An international team led by researchers at Princeton University has directly observed a surprising quantum effect in a high-temperature iron-containing superconductor.
This research was partially funded by the Gordon & Betty Moore Foundation.
Superconductors conduct electricity without resistance, making them valuable for long-distance electricity transmission and many other energy-saving applications. Conventional superconductors operate only at extremely low temperatures, but certain iron-based materials discovered roughly a decade ago can superconduct at relatively high temperatures and have drawn the attention of researchers.
Exactly how superconductivity forms in iron-based materials is something of a mystery, especially since iron’s magnetism would seem to conflict with the emergence of superconductivity. A deeper understanding of unconventional materials such as iron-based superconductors could lead eventually to new applications for next-generation energy-saving technologies.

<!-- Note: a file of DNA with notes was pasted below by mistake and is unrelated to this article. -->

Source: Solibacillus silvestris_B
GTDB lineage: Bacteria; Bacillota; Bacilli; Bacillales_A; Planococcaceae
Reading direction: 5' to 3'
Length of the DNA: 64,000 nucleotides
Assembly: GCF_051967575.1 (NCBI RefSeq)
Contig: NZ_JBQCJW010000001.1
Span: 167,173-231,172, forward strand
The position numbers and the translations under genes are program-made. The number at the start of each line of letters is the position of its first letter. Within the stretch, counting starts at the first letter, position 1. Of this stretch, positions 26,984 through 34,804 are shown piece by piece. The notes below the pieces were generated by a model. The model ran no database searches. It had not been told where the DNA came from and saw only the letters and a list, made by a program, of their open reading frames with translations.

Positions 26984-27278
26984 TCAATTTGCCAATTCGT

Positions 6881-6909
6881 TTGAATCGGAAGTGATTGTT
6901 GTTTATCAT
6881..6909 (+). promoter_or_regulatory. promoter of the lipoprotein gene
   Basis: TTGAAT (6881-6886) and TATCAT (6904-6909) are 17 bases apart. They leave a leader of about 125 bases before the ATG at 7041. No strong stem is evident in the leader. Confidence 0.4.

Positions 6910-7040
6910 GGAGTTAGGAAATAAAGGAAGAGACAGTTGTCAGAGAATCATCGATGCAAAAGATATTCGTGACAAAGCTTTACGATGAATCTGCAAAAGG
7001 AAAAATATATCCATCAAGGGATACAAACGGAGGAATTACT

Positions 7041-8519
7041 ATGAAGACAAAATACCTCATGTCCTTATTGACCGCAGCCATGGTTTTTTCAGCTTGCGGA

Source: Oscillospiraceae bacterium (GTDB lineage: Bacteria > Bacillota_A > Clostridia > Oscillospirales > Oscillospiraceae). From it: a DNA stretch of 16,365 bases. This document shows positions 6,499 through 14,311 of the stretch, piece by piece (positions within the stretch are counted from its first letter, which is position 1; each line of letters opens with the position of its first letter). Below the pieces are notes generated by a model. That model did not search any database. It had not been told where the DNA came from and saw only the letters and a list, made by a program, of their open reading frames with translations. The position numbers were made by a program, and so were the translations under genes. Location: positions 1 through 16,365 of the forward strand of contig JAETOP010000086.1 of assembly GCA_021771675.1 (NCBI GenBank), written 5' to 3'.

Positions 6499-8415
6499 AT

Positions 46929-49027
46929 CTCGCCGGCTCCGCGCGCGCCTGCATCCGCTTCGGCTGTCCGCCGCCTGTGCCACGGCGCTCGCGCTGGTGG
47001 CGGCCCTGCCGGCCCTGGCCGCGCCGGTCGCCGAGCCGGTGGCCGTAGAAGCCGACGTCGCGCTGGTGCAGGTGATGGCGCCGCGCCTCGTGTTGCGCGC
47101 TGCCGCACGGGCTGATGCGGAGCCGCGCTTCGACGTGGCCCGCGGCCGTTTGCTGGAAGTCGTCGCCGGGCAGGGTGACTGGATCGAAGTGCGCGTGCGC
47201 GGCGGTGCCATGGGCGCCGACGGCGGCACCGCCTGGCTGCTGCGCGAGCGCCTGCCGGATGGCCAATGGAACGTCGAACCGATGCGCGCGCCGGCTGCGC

The researchers probed the behavior of iron-based superconductors when impurities – namely atoms of cobalt – are added to explore how superconductivity forms and dissipates. Their findings led to new insights into a 60-year old theory of how superconductivity behaves. The study was published in the journal Physical Review Letters this week.
Adding impurities is a useful way to learn about the behavior of superconductors, said M. Zahid Hasan, the Eugene Higgins Professor of Physics at Princeton University, who led the research team. “It is like the way we probe the wave behavior of water in the lake by throwing a stone,” he said. “The way the superconducting properties react to the impurity reveals their secrets with quantum-level detail.”